1. Computers
  2. Display Drivers
  3. Graphics Cards
  4. Memory
  5. Motherboards
  6. Processors
  7. Software
  8. Storage
  9. Operating Systems


Facebook RSS Twitter Twitter Google Plus


Phoronix Test Suite

OpenBenchmarking.org

Arch-ing ARM: Running Arch Linux On The NVIDIA Tegra 2

Michael Larabel

Published on 13 January 2012
Written by Michael Larabel
Page 1 of 4 - 6 Comments

The CompuLab Trim-Slice is quite an interesting dual-core ARM Tegra 2 device. This nettop/desktop-oriented system ships with Ubuntu 11.04 by default, but it is also well supported by Arch Linux. In this article are some tests of the dual-core ARM Cortex-A9 1.0GHz system running under Arch.

In communicating with CompuLab about the Trim-Slice Linux support, they mentioned a variety of distributions are working on support for this NVIDIA Tegra 2 device. In fact, on the Trim-Slice Wiki is a listing of the distributions that are on there for working on Trim-Slice support -- either official support or community-spawned projects. The list at the time of publishing includes Android, Arch Linux, Chromium OS, Debian, Fedora, Gentoo, Java SE, MeeGo, and XBMC.

While Fedora and Ubuntu work on the compact ARM system -- and Ubuntu 11.04 "Natty Narwhal" for ARM is what ships -- CompuLab ended up recommending Arch Linux. Igor Vaisbein, the Trim-Slice project manager at CompuLab, had a few words to say to Phoronix about the different Linux distributions supported.

"Arch Linux and MeeGo communities have been working very actively with the Trim-Slice. There is also some work done for Fedora, Debian and Gentoo," said Igor. More interestingly, he notes that Arch Linux for the Trim-Slice is built with the hard floating-point support. "The ARM Linux community is very keen on hardfp compiled code for performance. Ubuntu on Trim-Slice is softfp so there is probably potential for some performance improvement. As far as I know the best optimized hardfp distro for Trim-Slice is Arch Linux."

The ARM community around Arch Linux in fact is quite active and just not for the Trim-Slice device. At ArchLinuxARM.org is a site devoted to bringing up Arch Linux on ARM platforms. Besides the ARMv7 Trim-Slice, they also have guides for starting Arch Linux on other devices like the PogoPlug, TonigoPlug, and other storage devices like the Seagate DockStar. In terms of their ARMv7 coverage, with the Trim-Slice is also the BeagleBoard, BeagleBoard-xM, Gumstix Overo, and PandaBoard.

The information for setting up Arch Linux on the Trim-Slice can be found on this page, complete with an Arch Linux ARM build catered towards this CompuLab ARM device.

With the setup process being well documented for the Trim-Slice (as I've said many times before in the forums and elsewhere, I'm happy to run more "custom" test scenarios assuming the project clearly documents the steps for the public to provide greater reproducibility and recommendations as to some "defaults") and many Phoronix readers being interested in Arch Linux, I decided to give this ARM spin a shot.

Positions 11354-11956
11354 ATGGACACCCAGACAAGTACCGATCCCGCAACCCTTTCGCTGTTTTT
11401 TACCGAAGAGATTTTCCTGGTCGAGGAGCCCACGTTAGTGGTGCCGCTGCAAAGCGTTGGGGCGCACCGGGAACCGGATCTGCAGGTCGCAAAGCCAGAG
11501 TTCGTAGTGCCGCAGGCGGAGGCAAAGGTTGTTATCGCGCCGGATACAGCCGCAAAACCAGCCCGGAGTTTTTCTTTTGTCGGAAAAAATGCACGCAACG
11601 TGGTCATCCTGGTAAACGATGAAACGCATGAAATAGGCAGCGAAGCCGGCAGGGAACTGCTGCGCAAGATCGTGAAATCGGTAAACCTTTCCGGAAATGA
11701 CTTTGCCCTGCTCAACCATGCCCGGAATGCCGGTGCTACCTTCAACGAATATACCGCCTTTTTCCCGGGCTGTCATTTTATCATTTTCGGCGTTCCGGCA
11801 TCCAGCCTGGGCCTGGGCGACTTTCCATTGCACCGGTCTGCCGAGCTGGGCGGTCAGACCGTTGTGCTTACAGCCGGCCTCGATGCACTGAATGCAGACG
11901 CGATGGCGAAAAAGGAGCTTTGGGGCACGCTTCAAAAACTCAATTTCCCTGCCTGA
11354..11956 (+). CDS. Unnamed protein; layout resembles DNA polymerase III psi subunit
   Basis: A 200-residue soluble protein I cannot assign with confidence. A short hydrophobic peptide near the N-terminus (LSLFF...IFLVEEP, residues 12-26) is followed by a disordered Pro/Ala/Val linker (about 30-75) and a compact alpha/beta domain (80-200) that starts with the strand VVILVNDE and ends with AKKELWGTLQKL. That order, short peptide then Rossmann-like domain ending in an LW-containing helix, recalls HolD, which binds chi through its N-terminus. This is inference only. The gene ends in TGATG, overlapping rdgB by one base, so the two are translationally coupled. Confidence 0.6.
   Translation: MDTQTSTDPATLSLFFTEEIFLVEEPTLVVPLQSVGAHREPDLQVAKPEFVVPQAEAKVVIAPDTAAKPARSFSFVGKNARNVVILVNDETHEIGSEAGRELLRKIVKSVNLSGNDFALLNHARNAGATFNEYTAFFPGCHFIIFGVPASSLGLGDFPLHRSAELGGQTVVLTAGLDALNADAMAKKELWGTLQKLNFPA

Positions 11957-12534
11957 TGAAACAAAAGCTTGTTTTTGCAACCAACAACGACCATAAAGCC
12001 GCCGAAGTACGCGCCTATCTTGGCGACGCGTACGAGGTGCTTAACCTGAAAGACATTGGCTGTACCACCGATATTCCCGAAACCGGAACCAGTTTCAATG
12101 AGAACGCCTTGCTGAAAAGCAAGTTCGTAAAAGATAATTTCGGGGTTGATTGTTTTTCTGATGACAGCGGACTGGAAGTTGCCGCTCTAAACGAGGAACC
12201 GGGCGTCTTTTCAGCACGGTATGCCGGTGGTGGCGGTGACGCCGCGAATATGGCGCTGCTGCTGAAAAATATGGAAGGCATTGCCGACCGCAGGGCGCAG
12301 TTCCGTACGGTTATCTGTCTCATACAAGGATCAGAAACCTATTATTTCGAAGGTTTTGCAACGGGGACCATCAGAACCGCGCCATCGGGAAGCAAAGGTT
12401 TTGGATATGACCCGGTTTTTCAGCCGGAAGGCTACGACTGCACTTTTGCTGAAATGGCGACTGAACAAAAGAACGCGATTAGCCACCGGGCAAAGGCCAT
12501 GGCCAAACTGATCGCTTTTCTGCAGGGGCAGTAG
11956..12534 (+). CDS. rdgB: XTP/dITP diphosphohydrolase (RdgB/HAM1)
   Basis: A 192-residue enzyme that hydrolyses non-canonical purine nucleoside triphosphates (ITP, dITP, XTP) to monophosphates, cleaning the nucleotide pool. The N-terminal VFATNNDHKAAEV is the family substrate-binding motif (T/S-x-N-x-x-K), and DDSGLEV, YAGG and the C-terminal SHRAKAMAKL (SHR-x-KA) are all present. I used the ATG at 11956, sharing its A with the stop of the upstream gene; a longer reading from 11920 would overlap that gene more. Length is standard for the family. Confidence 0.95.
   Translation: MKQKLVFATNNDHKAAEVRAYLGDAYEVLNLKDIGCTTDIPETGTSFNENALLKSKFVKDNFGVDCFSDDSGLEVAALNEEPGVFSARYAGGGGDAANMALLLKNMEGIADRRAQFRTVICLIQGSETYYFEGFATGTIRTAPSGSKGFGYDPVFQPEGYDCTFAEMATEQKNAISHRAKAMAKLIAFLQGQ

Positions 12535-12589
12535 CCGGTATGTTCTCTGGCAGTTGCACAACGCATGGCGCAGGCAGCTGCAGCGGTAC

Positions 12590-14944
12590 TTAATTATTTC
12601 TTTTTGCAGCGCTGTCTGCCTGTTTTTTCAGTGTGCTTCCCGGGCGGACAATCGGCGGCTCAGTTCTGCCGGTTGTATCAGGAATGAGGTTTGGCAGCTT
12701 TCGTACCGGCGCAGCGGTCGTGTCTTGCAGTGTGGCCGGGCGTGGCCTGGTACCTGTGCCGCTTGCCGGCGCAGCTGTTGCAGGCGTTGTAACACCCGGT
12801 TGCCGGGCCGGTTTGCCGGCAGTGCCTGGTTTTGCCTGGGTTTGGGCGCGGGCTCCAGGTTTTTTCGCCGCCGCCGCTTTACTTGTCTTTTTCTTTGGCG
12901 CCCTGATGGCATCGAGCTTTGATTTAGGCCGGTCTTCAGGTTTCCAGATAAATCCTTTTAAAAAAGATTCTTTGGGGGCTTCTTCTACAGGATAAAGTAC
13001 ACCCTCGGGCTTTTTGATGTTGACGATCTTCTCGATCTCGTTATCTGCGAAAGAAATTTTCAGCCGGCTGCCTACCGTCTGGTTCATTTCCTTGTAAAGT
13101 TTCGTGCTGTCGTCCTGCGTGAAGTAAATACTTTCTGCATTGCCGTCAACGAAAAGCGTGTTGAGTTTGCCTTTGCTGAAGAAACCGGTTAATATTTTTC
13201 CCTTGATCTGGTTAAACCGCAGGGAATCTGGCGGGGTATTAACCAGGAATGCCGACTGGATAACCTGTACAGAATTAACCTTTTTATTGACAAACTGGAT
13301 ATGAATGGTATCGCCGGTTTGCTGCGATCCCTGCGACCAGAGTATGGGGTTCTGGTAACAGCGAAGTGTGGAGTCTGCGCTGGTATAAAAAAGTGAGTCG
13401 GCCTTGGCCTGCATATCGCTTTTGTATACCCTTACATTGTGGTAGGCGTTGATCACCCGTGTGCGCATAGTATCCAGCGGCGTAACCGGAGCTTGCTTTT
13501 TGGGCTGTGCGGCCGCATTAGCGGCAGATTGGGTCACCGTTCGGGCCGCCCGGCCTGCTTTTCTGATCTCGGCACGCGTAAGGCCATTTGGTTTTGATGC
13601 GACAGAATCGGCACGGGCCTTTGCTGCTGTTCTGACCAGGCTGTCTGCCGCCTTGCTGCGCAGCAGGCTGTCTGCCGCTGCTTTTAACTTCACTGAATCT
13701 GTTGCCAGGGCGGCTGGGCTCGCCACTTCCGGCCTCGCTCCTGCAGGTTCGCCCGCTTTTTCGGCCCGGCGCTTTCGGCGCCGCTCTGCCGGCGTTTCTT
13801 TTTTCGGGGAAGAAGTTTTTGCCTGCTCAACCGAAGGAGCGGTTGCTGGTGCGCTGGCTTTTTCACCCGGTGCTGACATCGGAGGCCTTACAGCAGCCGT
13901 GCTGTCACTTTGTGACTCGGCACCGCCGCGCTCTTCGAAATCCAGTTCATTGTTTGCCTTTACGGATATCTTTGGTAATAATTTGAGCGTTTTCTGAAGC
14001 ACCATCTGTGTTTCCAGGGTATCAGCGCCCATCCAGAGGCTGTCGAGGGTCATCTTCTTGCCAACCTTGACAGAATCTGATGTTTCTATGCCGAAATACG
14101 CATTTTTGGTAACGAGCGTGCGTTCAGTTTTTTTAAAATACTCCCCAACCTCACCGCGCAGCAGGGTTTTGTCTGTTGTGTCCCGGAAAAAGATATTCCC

The overall process of bringing up Arch Linux on the Trim-Slice was quite straightforward and easy. By default the ARMv7 Arch Linux build for the Trim-Slice doesn't ship with a desktop environment or even the X.Org Server, but one can be easily installed via the Pacman package management system, along with any other packages you may be after. The Phoronix Test Suite can also be installed from the Arch repository, but for this benchmarking I was running the Phoronix Test Suite 3.8-Bygland Git code for the greatest ARM hardware/software detection support via Phodevi.

On the software side of this dual-core ARM Cortex-A9 Tegra-2 platform was the Linux 2.6.38-3-ARCH armv7l Linux kernel, an EXT2 file-system, and the GCC 4.6.2 compiler as the key components.

<< Previous Page
1
Latest Linux Hardware Reviews
  1. Scythe Mugen MAX
  2. Intel Core i7 5960X Haswell-E On Linux
  3. Intel 80GB 530 Series M.2 SSD On Linux
  4. With A New Motherboard, The Core i7 5960X Haswell-E Lights Up
Latest Linux Articles
  1. Running Fedora 20 On Intel's Core i7 Haswell-E Platform
  2. A Tour Of The New Phoronix Office
  3. 7-Way Linux Desktop Gaming Comparison On Ubuntu 14.10
  4. Intel P-State vs. CPUFreq Benchmarks On The i7-5960X
Latest Linux News
  1. Counter-Strike: Global Offensive Starts Rolling Out To Linux Users
  2. Trying Out The OpenSUSE 13.2 Beta: The Installer Is Still Lacking
  3. The Gestures Support Of GNOME 3.14
  4. Linux 3.17 Has Basic Support For The Xbox One Controller
  5. openSUSE 13.2 Beta Still Using Btrfs By Default, & KDE Plasma 5 For Testing
  6. GTK+ 3.14 Brings Much Better Wayland Support, Multi-Touch, New Theme
  7. DisplayPort Comes To USB's Type-C Connector
  8. NSS Updated On Ubuntu 12.04/14.04 To Allow Netflix Support
  9. Linux 3.17-rc6 Released; Linux 3.17 Final Might Come In One Week
  10. X.Org Server 1.16.1 Released
Latest Forum Discussions
  1. Uselessd: A Stripped Down Version Of Systemd
  2. Updated and Optimized Ubuntu Free Graphics Drivers
  3. State of Nouveau now and in the near future?
  4. Wasteland 2 Officially Launched Today, Including For Linux Gamers
  5. NVIDIA GTX 770/780 -works ?
  6. New stress testing utility for GPU's
  7. How to get Catalyst 14.4 working on Ubuntu 14.04
  8. X.Org Women Outreach Program Only Turns Up Two Applicants So Far